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Cochrane Database Syst Rev. 2004 Oct 18;(4):CD001954.

Azithromycin for acute lower respiratory tract infections.

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  • 1Community Medicine, Faculty of Medicine, Chiang Mai University, 110 Intawaroros Road, Chiang Mai, Thailand, 50200.

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The spectrum of acute lower respiratory tract infection ranges from acute bronchitis and acute exacerbations of chronic bronchitis to pneumonia. Annually approximately five million people die of acute respiratory tract infections. Among these, pneumonia represents the most frequent cause of mortality, hospitalization and medical consultation. Azithromycin is a new macrolide antibiotic, structurally modified from erythromycin and is noted for its activity against some gram-negative organisms associated with respiratory tract infections, particularly Haemophilus influenzae (H. influenzae).


To compare the effectiveness of azithromycin to amoxycillin or amoxycillin/clavulanic acid (amoxyclav) in the treatment of LRTI, in terms of clinical failure, incidence of adverse events and microbial eradication.


We searched the Cochrane Central Register of Controlled Trials (CENTRAL) (The Cochrane Library Issue 4, 2003), MEDLINE (January 1966 to January Week 3, 2004), and EMBASE (January 1988 to 2003).


Randomised and quasi-randomised controlled trials, which compared azithromycin to amoxycillin or amoxycillin/clavulanic acid in patients with clinical evidence of acute LRTI: acute bronchitis, pneumonia, and acute exacerbation of chronic bronchitis were studied.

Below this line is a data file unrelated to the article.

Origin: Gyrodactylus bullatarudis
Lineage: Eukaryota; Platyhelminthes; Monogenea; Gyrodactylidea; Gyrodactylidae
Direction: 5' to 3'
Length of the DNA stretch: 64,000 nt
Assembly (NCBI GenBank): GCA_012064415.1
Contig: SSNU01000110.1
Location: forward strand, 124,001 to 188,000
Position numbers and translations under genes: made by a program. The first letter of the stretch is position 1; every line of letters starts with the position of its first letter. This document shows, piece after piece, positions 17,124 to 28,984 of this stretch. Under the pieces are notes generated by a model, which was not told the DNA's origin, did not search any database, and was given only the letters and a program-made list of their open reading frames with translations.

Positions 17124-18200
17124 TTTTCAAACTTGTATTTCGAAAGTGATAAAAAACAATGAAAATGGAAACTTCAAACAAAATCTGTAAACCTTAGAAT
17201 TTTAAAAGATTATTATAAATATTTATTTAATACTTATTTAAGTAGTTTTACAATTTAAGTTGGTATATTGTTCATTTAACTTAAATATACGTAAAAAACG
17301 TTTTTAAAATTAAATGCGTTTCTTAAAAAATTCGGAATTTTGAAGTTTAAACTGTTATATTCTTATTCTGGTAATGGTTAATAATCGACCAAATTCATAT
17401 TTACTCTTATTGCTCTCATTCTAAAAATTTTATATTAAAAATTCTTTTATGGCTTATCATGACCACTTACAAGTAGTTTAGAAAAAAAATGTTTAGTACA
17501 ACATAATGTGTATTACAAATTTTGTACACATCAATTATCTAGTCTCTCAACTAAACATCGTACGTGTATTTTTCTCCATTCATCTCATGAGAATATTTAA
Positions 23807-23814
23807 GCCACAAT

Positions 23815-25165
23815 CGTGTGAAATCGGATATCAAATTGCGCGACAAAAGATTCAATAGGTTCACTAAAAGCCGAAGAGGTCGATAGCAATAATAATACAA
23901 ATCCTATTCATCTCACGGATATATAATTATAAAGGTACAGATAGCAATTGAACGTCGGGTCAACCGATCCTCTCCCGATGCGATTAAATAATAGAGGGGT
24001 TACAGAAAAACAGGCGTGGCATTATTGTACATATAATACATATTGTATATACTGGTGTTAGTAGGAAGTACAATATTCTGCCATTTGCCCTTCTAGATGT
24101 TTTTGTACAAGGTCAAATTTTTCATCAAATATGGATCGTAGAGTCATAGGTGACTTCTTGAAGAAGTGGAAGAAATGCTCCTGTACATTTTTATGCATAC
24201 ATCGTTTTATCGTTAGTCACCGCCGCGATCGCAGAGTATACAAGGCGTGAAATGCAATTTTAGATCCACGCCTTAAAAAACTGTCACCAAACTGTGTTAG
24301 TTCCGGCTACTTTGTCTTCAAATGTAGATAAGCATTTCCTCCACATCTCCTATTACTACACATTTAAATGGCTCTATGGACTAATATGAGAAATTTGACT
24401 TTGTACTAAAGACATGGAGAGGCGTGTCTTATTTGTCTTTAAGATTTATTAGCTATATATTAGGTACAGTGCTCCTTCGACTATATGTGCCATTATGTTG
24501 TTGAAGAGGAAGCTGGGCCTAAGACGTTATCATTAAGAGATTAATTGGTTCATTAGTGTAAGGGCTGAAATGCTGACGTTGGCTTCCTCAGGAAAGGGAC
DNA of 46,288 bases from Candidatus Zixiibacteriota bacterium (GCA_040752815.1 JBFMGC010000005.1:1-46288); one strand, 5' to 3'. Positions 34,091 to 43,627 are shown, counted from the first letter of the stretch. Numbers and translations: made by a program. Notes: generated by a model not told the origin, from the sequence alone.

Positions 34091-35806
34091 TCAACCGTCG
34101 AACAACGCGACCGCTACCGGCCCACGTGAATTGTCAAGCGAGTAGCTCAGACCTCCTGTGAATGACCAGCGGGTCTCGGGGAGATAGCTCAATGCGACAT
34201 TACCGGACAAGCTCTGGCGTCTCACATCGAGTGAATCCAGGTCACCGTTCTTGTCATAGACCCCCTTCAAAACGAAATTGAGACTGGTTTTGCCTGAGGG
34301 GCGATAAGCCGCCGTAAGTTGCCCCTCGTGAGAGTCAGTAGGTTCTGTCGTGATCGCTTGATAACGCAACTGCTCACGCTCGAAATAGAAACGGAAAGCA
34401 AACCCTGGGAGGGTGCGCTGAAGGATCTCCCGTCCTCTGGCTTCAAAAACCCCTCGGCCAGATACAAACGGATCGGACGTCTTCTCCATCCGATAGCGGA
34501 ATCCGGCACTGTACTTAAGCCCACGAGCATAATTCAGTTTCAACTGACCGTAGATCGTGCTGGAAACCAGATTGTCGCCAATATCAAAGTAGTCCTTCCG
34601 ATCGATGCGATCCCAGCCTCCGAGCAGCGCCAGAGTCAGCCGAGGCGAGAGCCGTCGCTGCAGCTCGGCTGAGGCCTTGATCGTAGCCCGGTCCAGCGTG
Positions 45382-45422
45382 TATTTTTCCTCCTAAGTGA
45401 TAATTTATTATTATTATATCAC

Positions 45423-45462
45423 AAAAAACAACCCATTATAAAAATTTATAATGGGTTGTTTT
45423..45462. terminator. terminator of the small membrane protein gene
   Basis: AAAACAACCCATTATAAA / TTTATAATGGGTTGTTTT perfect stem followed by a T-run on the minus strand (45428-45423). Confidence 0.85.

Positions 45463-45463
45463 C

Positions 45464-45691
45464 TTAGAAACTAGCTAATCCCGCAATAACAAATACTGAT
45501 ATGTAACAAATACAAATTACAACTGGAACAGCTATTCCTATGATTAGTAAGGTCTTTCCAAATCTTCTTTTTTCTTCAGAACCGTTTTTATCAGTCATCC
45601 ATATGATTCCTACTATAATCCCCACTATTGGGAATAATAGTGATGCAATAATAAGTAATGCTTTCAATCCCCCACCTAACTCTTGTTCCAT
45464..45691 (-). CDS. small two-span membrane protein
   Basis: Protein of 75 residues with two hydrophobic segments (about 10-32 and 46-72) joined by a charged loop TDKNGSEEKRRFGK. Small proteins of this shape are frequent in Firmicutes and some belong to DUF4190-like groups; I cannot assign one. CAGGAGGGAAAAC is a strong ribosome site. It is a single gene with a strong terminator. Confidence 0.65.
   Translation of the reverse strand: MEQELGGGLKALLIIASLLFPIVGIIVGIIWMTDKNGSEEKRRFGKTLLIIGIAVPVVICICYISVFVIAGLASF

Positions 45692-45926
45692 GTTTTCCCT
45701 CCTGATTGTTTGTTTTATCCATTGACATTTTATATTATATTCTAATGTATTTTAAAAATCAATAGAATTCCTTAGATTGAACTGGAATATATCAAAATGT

The criteria for assessing study quality were generation of allocation sequence, concealment of treatment allocation, blinding, and completeness of the trial. All types of acute lower respiratory tract infections were initially pooled in the meta-analyses. Funnel plot was used to examine publication bias. The heterogeneity of results was investigated by the forest plot and Chi-square test. Index of I(2) was also used to measure inconsistency results among trials. Subgroup analysis was conducted for age, types of respiratory tract infection and types of antibiotic in control groups. Sensitivity analysis was conducted under the condition of trial size and concealment of treatment allocation.


Fourteen trials with 2,521 enrolled patients used 2,416 patients in the analysis. A total of 1,350 patients received azithromycin and 1,066 received amoxicillin or amoxicillin-clavulanic acid. The pooled analysis of all trials showed that there was no significant difference in the incidence of clinical failure on about day 10 to 14 after therapy started between the two groups (relative risk (RR) (random effects) 0.96; 95% CI 0.58 to 1.57). Sensitivity analysis showed that a reduction of clinical failure in azithromycin-treated patients (RR 0.52; 95% CI 0.24 to 1.12) in three adequately concealed studies, compared to RR 1.14 (95% CI 0.62 to 2.08) in eleven studies with inadequate concealment. Eleven trials reported the incidence of microbial eradication and there was no significant difference between the two groups (RR 0.98; 95% CI 0.91 to 1.07). The reduction of adverse events in azithromycin group was RR 0.75 (95% CI 0.56 to 1.00).


There is unclear evidence that azithromycin is superior to amoxicillin or amoxicillin-clavulanic acid in treating acute LRTI. Future trials with high methodological quality are needed.

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